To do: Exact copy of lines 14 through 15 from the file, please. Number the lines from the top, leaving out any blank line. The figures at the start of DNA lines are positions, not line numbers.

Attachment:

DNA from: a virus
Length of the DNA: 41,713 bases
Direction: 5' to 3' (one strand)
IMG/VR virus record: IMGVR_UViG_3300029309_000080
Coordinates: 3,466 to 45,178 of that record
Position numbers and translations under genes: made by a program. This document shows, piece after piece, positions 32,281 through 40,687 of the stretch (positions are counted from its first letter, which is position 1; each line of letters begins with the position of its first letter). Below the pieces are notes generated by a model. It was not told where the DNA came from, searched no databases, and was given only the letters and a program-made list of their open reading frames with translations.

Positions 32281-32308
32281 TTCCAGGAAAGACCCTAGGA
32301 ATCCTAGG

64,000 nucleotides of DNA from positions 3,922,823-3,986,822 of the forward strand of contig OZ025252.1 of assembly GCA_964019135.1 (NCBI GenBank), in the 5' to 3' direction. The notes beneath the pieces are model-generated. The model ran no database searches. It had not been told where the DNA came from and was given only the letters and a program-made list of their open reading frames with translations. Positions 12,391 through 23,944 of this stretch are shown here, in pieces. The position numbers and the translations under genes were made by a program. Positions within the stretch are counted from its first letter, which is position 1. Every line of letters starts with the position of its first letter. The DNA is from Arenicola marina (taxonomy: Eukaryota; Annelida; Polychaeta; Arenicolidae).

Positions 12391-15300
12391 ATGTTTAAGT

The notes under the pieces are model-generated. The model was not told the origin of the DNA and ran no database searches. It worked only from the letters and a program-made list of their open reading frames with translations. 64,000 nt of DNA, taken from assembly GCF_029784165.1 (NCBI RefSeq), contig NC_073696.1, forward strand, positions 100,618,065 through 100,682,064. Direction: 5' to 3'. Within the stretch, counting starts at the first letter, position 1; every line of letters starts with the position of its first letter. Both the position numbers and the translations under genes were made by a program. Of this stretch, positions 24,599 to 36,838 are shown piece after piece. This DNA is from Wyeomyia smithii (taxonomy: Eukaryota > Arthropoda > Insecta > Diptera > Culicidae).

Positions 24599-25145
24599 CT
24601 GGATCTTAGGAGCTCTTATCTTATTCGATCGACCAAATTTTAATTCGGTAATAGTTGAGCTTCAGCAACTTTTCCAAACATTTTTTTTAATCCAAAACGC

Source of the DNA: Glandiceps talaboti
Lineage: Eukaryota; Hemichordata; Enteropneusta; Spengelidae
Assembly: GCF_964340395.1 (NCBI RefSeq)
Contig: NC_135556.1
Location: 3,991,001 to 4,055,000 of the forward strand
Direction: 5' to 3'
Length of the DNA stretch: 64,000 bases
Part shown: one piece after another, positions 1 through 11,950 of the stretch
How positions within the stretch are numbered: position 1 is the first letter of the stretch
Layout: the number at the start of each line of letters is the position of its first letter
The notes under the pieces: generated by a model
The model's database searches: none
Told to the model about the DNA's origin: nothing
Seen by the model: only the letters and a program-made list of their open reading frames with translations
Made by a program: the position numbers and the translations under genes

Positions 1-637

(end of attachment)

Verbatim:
Positions 24599-25145
24599 CT